Abortion is the most complex and difficult moral and political dilemma of our time.
Or, ya know, a really good wedge issue if you’re a Republican looking to win a primary race right now.
Abortion is not an issue that can be solved in quick clips or bumper stickers, although the issue has always been so thorny that conversation has been in a constant state of deterioration. The potential reversal of Roe v. Wade has only made that discussion even more inaccessible.
And now, folks like Mike Durant and Lindy Blanchard are throwing more fuel on that fire as they disregard the central issue completely and instead claw to use it in any way possible that might drag their opponents down as they desperately seek office.
Let’s get one thing straight: you’re going to be hard-pressed to find any candidate in the Republican primaries in Alabama that is going to stray too far on abortion. As evidenced by these political ads, it’s too important to the base.
So Durant chose to reach in the bottom of the well and accuse Katie Britt of “letting abortion pills be supplied to teenagers.” But that’s not what happened at all. The truth is that Britt simply failed to veto a University of Alabama SGA resolution encouraging the availability of morning-after pills in the university pharmacy.
Her campaign emphasized that she did not have any part in passing the resolution and wasn’t sure she had any power to stop it (the SGA later clarified that the SGA president doesn’t have that power).
Most maddening of all, morning-after pills are not even abortifacient drugs; they work by preventing the fertilization of an egg.
The only takeaway for any reasonable supporter of abortion rights is that Durant, and the Republican party at large, don’t know or don’t actually care about abortion but only want to use the issue to get voters.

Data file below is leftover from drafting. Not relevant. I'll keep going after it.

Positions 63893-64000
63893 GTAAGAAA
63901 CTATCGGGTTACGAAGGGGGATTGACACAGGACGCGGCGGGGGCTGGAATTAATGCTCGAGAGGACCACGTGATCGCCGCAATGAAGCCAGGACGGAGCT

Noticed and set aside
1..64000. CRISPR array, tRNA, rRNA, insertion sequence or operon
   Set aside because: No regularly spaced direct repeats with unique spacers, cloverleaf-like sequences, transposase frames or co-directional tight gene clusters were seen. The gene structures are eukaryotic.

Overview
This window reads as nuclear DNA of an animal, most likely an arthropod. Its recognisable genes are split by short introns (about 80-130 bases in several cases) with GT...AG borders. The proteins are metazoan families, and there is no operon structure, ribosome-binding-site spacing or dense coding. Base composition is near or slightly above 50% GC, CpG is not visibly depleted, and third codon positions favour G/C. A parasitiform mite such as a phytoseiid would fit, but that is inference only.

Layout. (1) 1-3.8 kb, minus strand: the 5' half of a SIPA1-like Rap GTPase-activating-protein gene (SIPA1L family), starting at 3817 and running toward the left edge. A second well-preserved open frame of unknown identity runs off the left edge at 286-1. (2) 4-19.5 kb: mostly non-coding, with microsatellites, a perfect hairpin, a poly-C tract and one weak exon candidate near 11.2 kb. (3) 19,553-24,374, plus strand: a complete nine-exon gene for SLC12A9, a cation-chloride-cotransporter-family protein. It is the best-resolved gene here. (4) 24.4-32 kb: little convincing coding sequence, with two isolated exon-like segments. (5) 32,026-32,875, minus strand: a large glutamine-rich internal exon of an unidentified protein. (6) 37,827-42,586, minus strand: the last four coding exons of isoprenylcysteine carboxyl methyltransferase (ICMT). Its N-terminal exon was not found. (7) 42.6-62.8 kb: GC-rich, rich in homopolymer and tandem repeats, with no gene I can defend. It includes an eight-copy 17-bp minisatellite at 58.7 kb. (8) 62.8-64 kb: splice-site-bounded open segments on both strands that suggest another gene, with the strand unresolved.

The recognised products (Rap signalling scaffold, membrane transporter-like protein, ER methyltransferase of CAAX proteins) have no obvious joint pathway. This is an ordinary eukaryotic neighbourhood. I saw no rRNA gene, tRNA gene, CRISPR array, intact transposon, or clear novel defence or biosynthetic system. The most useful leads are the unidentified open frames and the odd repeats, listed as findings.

Meanwhile, Blanchard is criticizing Gov. Kay Ivey for “closing down churches while keeping abortion clinics open” during the pandemic. Yet again, this is twisting things only to use the issue of abortion as a weapon against a fellow Republican instead of an actual disagreement on the issue.
Texas did shutter clinics briefly during the pandemic by deeming them elective procedures, but was immediately met by litigation that ultimately resulted in the reopening of clinics.
Because shutting abortion clinics down was unconstitutional – and still is until the Supreme Court officially releases an opinion stating otherwise.
As I wrote previously, overturning Roe v. Wade is the only game in town currently in terms of making real change to abortion law. Everything since has been chipping away at clinics secondarily through regulations.
It’s why a mailer being circulated by Students for Life Action against Mike Jones is another example of an attack that is doing more harm than good.
SFLA accuses Jones of stalling a bill to ban chemical abortions in his role as House rules chairman. Jones denies impeding it, saying Rep. Andrew Sorrell instead had issues getting the bill ready for the floor.
Regardless, the bill is unnecessary for any change to abortion law in Alabama. If Roe v. Wade is reversed, medical abortions will be outlawed along with every other form of abortion based on Alabama’s 2019 law. If Roe v. Wade isn’t reversed, the bill stands zero chance of being the impetus to overturn Roe v. Wade.
The politicization of abortion, and the hyperfocus on its legal status, has supremely damaged the debate of abortion on its merits. Unfortunately, these latest examples only serve to further establish abortion as a political football, and not an imperatively crucial moral question to be solved.